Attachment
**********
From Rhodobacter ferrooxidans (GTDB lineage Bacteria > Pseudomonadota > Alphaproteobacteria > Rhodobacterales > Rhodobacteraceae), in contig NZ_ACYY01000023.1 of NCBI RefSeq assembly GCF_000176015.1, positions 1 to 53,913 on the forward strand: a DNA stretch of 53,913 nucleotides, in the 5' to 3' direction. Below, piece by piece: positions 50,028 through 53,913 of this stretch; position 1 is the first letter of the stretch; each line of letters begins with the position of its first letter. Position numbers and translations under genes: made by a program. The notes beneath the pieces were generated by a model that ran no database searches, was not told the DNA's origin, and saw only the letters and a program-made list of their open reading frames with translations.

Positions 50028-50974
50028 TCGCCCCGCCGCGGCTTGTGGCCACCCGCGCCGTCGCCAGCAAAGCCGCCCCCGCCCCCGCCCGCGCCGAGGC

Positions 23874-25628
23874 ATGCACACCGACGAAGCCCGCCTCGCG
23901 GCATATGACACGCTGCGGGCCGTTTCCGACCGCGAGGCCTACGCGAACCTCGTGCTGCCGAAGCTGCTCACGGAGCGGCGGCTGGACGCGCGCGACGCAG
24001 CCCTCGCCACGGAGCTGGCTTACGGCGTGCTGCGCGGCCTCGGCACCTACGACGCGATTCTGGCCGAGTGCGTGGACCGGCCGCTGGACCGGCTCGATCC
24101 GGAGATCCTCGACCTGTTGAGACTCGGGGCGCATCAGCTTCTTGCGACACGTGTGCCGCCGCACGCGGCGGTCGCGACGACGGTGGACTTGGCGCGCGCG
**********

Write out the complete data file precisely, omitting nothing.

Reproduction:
From Rhodobacter ferrooxidans (GTDB lineage Bacteria > Pseudomonadota > Alphaproteobacteria > Rhodobacterales > Rhodobacteraceae), in contig NZ_ACYY01000023.1 of NCBI RefSeq assembly GCF_000176015.1, positions 1 to 53,913 on the forward strand: a DNA stretch of 53,913 nucleotides, in the 5' to 3' direction. Below, piece by piece: positions 50,028 through 53,913 of this stretch; position 1 is the first letter of the stretch; each line of letters begins with the position of its first letter. Position numbers and translations under genes: made by a program. The notes beneath the pieces were generated by a model that ran no database searches, was not told the DNA's origin, and saw only the letters and a program-made list of their open reading frames with translations.

Positions 50028-50974
50028 TCGCCCCGCCGCGGCTTGTGGCCACCCGCGCCGTCGCCAGCAAAGCCGCCCCCGCCCCCGCCCGCGCCGAGGC

Positions 23874-25628
23874 ATGCACACCGACGAAGCCCGCCTCGCG
23901 GCATATGACACGCTGCGGGCCGTTTCCGACCGCGAGGCCTACGCGAACCTCGTGCTGCCGAAGCTGCTCACGGAGCGGCGGCTGGACGCGCGCGACGCAG
24001 CCCTCGCCACGGAGCTGGCTTACGGCGTGCTGCGCGGCCTCGGCACCTACGACGCGATTCTGGCCGAGTGCGTGGACCGGCCGCTGGACCGGCTCGATCC
24101 GGAGATCCTCGACCTGTTGAGACTCGGGGCGCATCAGCTTCTTGCGACACGTGTGCCGCCGCACGCGGCGGTCGCGACGACGGTGGACTTGGCGCGCGCG